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Denmarks Prince Henrik dead at age 83
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Denmarks Prince Henrik dead at age 83

Denmark's Prince Henrik, who has died at the age of 83, will be cremated after he refused to be buried in a tomb prepared for him and his wife Queen Margrethe, it has emerged.

The grieving royal family has declared a month of mourning after Henrik died 'peacefully in his sleep' at Fredensborg Castle, north of Copenhagen, last night.

The palace said it would respect his wish not to be buried in a sarcophagus prepared for him and Margrethe who he said had never acknowledged him as her equal. A private funeral will be held on February 20 with half of his ashes spread in Danish waters and half buried on the grounds of the castle.

Resenting never being named king, in 2016, he renounced the title of prince consort and spent much of his time at a chateau on a vineyard in southwestern France, although he remained married to the queen and officially still lived with her.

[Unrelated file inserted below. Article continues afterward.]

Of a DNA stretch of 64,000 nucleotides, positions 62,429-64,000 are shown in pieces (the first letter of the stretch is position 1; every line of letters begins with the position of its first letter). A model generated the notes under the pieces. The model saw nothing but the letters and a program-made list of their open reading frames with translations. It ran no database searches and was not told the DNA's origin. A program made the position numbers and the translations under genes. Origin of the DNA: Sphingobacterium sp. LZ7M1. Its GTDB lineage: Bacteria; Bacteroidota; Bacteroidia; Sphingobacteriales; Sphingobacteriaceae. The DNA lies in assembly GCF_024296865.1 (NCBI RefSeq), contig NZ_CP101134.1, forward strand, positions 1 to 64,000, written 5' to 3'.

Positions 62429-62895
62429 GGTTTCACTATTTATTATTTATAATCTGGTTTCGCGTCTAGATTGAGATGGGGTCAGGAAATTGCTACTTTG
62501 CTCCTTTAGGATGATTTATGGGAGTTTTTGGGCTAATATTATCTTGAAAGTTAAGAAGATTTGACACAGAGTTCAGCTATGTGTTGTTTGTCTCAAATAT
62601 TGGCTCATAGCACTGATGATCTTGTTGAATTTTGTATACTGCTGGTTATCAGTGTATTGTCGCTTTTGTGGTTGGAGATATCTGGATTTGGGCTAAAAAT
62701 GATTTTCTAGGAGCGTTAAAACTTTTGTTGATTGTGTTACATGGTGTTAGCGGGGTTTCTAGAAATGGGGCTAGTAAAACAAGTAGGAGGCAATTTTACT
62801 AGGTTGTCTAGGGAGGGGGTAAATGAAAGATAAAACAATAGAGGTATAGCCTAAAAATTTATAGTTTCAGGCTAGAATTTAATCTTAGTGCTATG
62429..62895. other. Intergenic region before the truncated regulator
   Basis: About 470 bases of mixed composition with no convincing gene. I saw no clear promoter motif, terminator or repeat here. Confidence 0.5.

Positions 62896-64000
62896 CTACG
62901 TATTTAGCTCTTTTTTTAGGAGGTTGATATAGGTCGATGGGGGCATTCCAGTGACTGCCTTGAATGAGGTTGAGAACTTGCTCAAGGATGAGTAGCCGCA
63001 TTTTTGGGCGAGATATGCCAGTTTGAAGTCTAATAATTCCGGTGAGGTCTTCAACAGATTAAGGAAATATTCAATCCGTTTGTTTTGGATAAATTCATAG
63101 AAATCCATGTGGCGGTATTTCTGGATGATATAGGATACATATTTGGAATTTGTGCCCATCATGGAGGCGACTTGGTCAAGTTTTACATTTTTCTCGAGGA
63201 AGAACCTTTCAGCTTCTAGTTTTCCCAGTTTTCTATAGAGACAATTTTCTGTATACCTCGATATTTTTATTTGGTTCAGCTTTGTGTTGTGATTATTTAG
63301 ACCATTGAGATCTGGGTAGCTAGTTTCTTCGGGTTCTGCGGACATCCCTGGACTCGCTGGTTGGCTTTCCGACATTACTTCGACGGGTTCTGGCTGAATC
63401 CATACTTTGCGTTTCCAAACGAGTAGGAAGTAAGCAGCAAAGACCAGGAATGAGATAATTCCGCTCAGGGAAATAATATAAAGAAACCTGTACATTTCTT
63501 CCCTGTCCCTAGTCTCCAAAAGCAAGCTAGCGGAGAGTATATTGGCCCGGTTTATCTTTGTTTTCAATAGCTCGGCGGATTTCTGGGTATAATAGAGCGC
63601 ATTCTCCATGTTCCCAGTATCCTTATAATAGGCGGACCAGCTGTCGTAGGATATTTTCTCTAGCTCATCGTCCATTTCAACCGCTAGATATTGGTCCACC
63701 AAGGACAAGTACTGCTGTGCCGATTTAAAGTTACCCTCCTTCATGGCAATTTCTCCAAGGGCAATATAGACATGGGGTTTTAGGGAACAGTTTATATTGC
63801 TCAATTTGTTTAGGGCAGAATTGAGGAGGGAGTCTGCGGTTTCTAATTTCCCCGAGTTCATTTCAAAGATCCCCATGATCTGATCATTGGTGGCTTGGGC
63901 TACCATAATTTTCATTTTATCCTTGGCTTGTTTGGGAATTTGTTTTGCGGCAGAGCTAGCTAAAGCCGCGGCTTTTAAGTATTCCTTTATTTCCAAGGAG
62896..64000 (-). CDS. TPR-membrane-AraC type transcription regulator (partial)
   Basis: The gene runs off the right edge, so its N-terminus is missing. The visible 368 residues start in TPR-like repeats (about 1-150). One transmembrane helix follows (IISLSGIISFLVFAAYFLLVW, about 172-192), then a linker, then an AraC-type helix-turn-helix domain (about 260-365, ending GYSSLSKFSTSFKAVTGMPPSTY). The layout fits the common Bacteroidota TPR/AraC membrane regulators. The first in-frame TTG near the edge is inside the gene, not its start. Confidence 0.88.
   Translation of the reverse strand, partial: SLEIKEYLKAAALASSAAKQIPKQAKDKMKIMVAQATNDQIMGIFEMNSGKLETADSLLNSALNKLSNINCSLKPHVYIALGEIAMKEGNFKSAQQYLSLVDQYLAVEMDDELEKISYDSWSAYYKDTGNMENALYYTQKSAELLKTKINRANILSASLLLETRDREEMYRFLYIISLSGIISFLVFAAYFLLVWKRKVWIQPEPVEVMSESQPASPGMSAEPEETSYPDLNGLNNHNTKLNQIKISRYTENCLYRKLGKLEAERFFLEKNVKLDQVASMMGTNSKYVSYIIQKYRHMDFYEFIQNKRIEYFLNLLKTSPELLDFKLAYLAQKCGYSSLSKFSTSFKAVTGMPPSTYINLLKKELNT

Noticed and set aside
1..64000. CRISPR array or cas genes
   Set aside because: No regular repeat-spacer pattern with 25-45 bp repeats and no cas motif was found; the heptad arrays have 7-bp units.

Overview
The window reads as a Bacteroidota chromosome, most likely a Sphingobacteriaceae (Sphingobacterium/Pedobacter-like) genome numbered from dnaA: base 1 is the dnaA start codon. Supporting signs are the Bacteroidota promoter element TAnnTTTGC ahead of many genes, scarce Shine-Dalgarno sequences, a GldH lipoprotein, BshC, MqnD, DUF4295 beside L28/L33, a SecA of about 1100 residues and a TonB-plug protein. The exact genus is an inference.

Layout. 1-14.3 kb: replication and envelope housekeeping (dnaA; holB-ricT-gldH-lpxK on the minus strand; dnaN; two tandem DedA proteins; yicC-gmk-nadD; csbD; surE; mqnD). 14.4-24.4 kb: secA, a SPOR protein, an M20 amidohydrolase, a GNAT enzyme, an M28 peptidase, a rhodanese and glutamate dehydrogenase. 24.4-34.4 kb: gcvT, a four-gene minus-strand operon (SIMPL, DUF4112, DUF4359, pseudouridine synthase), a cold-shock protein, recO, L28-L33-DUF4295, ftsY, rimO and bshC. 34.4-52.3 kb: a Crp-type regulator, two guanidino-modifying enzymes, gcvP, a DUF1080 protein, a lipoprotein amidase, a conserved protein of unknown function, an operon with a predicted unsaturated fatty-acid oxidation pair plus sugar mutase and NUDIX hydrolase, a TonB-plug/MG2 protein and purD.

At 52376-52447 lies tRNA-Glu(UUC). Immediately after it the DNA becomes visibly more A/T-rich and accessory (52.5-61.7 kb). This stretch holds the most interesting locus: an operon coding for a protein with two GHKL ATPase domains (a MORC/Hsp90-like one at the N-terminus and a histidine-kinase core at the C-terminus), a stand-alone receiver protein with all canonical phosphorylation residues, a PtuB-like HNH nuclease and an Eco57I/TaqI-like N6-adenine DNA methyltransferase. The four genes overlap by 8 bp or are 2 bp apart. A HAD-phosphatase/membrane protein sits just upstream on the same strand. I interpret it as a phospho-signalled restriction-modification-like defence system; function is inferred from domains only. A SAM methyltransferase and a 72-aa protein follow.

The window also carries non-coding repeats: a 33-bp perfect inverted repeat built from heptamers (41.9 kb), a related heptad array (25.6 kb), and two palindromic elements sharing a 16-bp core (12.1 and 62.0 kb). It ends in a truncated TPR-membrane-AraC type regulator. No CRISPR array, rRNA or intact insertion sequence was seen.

In August 2017, French-born Henrik announced he did not wish to be buried next to the queen, breaking a 459-year-old tradition. Shortly afterwards, the palace announced he had dementia - he was hospitalised late last month with a lung infection.

This morning, members of his family, including his son Frederik and daughter-in-law Mary, were seen arriving at the castle while flags have been lowered to half-mast nationwide.   

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Prince Henrik, the French-born husband of Danish monarch Queen Margrethe, has died at the age of 83. The couple are pictured with their children Joachim and Frederik in 1970

Prince Henrik, the French-born husband of Danish monarch Queen Margrethe, has died at the age of 83. The couple are pictured with their children Joachim and Frederik in 1970

Henrik had long vented his frustration at not being the social equal of his wife or their son in line to become Denmark's king. His is pictured at the New Year's Diplomatic Reception, Christiansborg Palace, Copenhagen in 2015 Henrik with  Margrethe in 2012